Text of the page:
There are 220.1 million Internet users in the U.S., second only to China at 253 million, and North American users are growing at the rate of 129 percent since 2000.
The multifamily management and development industry utilizes a broad spectrum of art and science in providing housing across America. The industry builds on so many platforms: architectural design, demographic impact, municipal services, advanced business initiatives, cultural adaptation, construction, and entertainment, while always keeping a binocular view on supply and demand. The multifamily industry magnetizes an equally wide range of talent, from cheerleaders to ultimate geeks and wild-man entrepreneurs and developers. While this eclectic weave of talent forms a colorful profession that represents a kaleidoscope of perspectives, it is one that is not easily adapted to change – especially at a 129 percent tilt.
The primo suspect
The youngest baby boomer is now forty-five years old and the majority of multifamily management leaders in the U.S. today belong to this generation: the one that controls 67 percent of the nation’s wealth.
Recent research by Marketing Daily states that boomers are now online at almost even rates with Gen Xers and Gen Y: They just display a different Internet behavioral pattern.
The average age of a multifamily resident is thirty-five, which is the industry’s prime-prospect: The Internet techno-master Gen Xer who now leads with the highest number of online apartment reservations at 45.5 percent for age brackets 30 to 49.
VaultWare, the online availability provider for over 126 management companies, reported that 9 million people sought apartment availability through their online services in 2008, and total online apartment reservations increased 45 percent in 2008 over 2007. The leading source of traffic was the apartment community Web site originating 52.5 percent of online leads. VaultWare also reports that 65 percent of online reservations are made when leasing offices are closed: before 9:00 am and after 7:00 pm.
Connecting with the market
In the midst of recession, online marketers are projecting status quo or growth in their online spending according to Forrester research.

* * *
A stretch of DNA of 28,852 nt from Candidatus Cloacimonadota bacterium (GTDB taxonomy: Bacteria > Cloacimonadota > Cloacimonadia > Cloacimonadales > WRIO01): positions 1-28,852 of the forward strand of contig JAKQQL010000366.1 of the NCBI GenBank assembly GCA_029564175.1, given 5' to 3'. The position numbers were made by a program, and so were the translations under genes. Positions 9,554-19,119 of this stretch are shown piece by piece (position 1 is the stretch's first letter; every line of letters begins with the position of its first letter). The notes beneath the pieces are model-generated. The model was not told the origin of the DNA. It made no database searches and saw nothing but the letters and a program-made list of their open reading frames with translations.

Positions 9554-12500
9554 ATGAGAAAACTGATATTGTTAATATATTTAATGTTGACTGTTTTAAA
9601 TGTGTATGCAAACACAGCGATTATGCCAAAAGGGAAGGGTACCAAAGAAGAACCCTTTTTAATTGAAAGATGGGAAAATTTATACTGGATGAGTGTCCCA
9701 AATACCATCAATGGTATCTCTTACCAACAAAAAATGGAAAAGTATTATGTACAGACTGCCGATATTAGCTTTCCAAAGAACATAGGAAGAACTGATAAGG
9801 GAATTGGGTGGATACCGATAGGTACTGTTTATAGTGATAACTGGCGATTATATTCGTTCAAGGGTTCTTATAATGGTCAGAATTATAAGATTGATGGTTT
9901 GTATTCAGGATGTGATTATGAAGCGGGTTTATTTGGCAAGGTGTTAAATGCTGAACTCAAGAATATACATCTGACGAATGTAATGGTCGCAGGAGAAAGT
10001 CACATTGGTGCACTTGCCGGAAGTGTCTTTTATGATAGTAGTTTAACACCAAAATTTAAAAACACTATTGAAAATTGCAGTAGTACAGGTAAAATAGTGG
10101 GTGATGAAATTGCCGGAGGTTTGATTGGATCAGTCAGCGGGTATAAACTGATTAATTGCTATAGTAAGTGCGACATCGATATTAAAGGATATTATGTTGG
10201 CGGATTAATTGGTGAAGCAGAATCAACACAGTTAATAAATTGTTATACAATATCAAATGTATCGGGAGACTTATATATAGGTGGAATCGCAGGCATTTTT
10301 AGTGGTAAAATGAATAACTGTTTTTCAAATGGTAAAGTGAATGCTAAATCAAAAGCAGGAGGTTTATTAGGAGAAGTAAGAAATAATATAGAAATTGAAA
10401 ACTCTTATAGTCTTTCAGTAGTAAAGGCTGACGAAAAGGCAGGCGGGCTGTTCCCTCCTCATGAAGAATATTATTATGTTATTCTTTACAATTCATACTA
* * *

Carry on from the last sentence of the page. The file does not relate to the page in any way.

eMarketer projects a 14.5 percent overall expansion in digital media in 2009. This fact speaks volumes of the confidence online marketers have in using the Internet to reach their buying audience.
In light of a deluge of marketing data and vital Internet information, there still remains gifted, savvy, dynamic leaders in the multifamily industry who do not realize that their communities’ Web sites are the number one generators of leases (research conducted by speakers at the NAA and a study of over 35,000 leads concur about 56 percent). An effective Web site is the greatest income generator on a daily basis.
Some management professionals still view an apartment Web site as an online brochure. Without attention, investigation, follow-up, and commitment, this last statement is too often true.
The community Web site should, and can be, the leasing professional who never sleeps and is always present, twenty-four hours a day, everyday. It is the employee who is always available to close the most leases. Does your Web site grant a tour, answer a question, provide a brochure, arrange furniture in a virtual model, collect a deposit, fill out a rental application, process a service request, collect a rental payment, and assist the prospect in choosing a specific, available apartment they can reserve in their name?
Go to www.spherexx.com/websiteroi to see actual case studies on communities that have put their Web sites to work with great success.
The sites are from a variety of markets, demographics, leasing strategies, advertising budgets and construction age. They share similar launch dates followed by successful online lead, lease, and income generation, and provide a comparative review of actual income-producing Web sites at close range. The studies also include response totals, launch dates, online traffic, and pay-per-click expenditures.
Author: Becca Wilson